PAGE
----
Chi-square statistics: Number (%) of positive criteria - BN versus PTC

BN vs.PTC:

BN

PTC

Χ2

p-value

Mild hypoechogenicity

55/142 (39%)

17/45 (38%)

0.013

0.909

Marked hypoechogenicity

26/142 (18%)

20/45 (44%)

12.583

0.0004

Microlobulated/ irregular margins

39/142 (27%)

27/45 (60%)

15.839

0.00007

Microcalcifications

10/142 (7%)

15/45 (33%)

20.394

0.00001

Taller than wide

17/142 (12%)

15/45 (33%)

10.993

0.001

No thin halo

99/142 (70%)

40/45 (89%)

6.582

0.010

The sensitivity, specificity, positive predictive value, and negative predictive value of each of the six criteria is given in Table 4 and 5 for both analyses (BN vs. cancer and the subgroup analysis). Sensitivity for the criterion no thin halo was 89%, all other criteria showed sensitivities of 60% and less. Several criteria showed a specificity of > 80%, whereas the most sensitive criterion no thin halo showed a specificity of only 30%.
Table 4

Diagnostic parameters for cancer

Cancer

Sensitivity

Specificity

PPV

NPV

Mild hypoechogenicity

36%

61%

26%

72%

Marked hypoechogenicity

42%

82%

46%

79%

Microlobulated/ irregular margins

55%

73%

43%

81%

Microcalcifications

30%

93%

62%

78%

Taller than wide

28%

88%

47%

77%

No thin halo

89%

30%

32%

88%

Table 5

Diagnostic parameters for PTC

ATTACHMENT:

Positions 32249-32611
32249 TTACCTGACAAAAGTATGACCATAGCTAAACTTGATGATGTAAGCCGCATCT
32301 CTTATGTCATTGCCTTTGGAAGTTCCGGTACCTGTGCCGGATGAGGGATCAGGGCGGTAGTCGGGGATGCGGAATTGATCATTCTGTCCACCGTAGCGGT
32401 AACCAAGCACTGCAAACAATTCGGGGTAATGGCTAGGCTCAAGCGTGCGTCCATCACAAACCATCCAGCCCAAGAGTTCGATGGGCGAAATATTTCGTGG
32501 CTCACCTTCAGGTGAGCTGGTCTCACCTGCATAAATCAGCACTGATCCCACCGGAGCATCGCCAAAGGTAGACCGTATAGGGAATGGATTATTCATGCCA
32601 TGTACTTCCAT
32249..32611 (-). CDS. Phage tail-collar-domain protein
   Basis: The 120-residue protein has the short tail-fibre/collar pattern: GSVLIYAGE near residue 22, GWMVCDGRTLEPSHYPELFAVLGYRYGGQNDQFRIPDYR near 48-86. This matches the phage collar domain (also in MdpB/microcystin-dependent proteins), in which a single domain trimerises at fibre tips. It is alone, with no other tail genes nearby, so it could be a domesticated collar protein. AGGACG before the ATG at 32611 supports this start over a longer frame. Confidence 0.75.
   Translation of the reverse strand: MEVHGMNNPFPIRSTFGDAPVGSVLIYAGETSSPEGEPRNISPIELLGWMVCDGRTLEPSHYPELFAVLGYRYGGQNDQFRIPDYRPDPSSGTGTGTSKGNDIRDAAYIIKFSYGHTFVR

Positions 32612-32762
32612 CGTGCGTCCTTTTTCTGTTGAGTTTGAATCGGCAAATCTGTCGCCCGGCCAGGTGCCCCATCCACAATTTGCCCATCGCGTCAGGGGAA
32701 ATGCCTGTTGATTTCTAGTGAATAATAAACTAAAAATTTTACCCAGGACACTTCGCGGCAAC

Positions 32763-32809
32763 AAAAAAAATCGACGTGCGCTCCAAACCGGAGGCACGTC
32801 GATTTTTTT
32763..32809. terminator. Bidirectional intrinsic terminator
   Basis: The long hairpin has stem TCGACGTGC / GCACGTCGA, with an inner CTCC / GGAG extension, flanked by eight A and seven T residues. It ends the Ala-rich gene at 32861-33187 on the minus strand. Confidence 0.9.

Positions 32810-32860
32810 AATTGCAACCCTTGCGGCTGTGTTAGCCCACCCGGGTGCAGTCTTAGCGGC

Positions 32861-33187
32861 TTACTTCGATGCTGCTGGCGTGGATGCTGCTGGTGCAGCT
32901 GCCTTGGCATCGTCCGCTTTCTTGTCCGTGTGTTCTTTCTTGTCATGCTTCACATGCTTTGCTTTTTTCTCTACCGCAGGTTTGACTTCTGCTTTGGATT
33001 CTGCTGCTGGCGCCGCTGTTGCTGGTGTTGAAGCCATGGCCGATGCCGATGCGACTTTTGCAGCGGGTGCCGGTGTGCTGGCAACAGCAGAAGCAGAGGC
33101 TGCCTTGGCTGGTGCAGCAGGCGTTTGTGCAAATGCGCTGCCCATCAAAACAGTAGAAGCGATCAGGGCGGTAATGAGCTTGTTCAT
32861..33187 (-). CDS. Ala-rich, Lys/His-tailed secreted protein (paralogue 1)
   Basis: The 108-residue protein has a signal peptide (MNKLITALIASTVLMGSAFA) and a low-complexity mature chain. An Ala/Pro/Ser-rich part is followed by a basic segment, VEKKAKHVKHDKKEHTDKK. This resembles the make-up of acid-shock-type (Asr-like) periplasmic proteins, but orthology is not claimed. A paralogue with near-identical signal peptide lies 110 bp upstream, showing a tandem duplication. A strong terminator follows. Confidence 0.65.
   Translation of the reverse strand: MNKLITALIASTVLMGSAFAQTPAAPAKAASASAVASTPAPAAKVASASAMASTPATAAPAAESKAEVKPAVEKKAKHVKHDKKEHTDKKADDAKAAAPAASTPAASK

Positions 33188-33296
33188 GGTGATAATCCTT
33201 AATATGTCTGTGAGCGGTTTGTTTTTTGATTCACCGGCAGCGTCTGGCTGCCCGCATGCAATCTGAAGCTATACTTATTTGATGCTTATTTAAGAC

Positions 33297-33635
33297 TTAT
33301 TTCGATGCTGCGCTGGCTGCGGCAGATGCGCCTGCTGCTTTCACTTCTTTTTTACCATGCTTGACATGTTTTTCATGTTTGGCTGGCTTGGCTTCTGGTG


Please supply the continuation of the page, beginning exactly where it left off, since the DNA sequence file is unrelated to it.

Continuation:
PTC

Sensitivity

Specificity

PPV

NPV

Mild Hypoechogenicity

38%

61%

24%

76%

Marked hypoechogenicity

44%

82%

44%

82%

Microlobulated/ irregular margins

60%

73%

41%

85%

Microcalcifications

33%

93%

60%

82%

Taller than wide

33%

88%

47%

81%

No thin halo

89%

30%

29%

90%

Mean number of positive criteria

Mean number of positive criteria were statistically different between BN and cancer (1,73 ± 1,18 versus 2,79 ± 1,35, respectively; p < 0.001, unpaired student’s t-test). There was also a significant difference between the three subgroups BN, PTC, and FTC (p < 0.001, one-way ANOVA). In the post-hoc tests (multiple t-tests with Bonferroni correction), PTC were statistically significantly different from BN (p < 0.001) as well as from FTC (p = 0.026), while mean number of criteria were comparable in BN and FTC. See Table 6 for details.
Table 6

Mean number of positive ultrasound criteria in BN and in all cancer patients as well as in the subgroups of PTC and FTC

 

BN (n = 142)

Cancer (n = 53)

PTC (n = 45)

FTC (n = 8)

Mean number of criteria

1.73 ± 1.18

2.79 ± 1.35*

2.98 ± 1.32*

1.75 ± 1.04 **

* BN vs. Cancer: p < 0.001

* PTC vs. BN: p < 0.001, PTC vs. FTC: p = 0.026

** FTC vs. BN: p > 0.99, FTC vs. PTC: p = 0.026

Calculated sums of positive criteria

Three out of 45 PTC (6.6%) did not show any of the criteria published in the literature. Of those, two were T1b and one was T1a. All three were labelled benign by the expert panel.

With a cut-off value of two or more positive criteria, 45 out of 53 malignant lesions (89%) were labelled correctly and 78 out of 142 benign lesions (55%) incorrectly as cancer. Thus, this cut-off resulted in a sensitivity of 89%[76-96], specificity of 45%[37-55], PPV of 34%[30-38], and NPV of 93%[85-97] to detect cancer based on ultrasound criteria when compared to benign lesions.

When increasing the threshold to three or more criteria, correct assignment of cancer to benign decreased while incorrect labelling of benign lesions as cancer dropped. See Tables 7, 8, 9, and 10 for details for both the PTC as well as the cancer group.
Table 7

Chi-square statistics of calculated sums of positive criteria – BN vs. cancer

BN vs. cancer

BN

Cancer

Χ2

p-value